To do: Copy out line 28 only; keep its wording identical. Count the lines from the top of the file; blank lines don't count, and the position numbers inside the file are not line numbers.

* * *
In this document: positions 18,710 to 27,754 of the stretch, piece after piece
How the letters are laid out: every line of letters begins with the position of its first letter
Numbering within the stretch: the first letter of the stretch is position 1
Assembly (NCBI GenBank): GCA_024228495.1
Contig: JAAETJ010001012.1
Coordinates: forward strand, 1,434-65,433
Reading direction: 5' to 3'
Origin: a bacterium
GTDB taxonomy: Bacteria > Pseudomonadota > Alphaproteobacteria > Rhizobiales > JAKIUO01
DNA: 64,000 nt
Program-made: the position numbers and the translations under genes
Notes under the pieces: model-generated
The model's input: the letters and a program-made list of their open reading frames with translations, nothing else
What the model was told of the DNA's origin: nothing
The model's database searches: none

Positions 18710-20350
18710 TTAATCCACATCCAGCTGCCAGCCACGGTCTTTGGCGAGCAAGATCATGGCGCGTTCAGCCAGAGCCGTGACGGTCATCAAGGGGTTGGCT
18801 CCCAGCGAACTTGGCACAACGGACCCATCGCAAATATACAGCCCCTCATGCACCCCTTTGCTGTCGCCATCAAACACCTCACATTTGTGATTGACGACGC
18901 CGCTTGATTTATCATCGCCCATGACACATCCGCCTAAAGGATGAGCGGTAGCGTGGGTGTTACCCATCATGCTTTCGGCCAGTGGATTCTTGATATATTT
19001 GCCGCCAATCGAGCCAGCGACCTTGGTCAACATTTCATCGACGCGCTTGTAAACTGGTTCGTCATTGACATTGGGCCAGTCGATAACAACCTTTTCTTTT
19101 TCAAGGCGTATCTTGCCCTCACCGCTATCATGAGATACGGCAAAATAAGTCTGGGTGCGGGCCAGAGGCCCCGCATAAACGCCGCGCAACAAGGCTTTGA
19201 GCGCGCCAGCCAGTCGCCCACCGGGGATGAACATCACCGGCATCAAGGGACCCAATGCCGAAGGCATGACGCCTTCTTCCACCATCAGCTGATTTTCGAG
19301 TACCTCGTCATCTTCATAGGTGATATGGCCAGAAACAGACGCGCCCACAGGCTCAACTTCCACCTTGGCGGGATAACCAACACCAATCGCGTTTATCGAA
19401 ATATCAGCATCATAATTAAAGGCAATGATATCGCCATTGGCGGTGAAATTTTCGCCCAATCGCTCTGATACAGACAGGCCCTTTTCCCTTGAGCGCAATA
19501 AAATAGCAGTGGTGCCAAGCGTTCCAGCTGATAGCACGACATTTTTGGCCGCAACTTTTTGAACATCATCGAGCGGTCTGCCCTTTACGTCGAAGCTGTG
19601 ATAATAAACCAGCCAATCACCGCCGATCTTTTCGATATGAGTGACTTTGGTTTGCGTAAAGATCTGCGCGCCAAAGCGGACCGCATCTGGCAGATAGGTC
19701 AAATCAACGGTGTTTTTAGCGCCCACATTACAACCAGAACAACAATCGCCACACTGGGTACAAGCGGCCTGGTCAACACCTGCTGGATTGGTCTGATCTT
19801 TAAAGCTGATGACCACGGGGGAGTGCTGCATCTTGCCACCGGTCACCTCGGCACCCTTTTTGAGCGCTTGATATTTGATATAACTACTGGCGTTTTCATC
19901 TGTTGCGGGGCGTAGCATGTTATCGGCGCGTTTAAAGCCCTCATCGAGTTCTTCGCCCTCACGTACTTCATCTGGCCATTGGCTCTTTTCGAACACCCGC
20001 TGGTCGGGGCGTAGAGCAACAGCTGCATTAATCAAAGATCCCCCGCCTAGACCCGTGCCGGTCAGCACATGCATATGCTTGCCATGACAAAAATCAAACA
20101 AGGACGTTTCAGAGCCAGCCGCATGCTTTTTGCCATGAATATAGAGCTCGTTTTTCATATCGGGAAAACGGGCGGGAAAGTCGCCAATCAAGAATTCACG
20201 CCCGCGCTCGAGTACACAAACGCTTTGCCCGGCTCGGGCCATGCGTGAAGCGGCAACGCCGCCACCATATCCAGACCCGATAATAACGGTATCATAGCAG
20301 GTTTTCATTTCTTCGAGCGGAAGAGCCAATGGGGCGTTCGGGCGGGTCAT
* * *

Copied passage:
19801 TAAAGCTGATGACCACGGGGGAGTGCTGCATCTTGCCACCGGTCACCTCGGCACCCTTTTTGAGCGCTTGATATTTGATATAACTACTGGCGTTTTCATC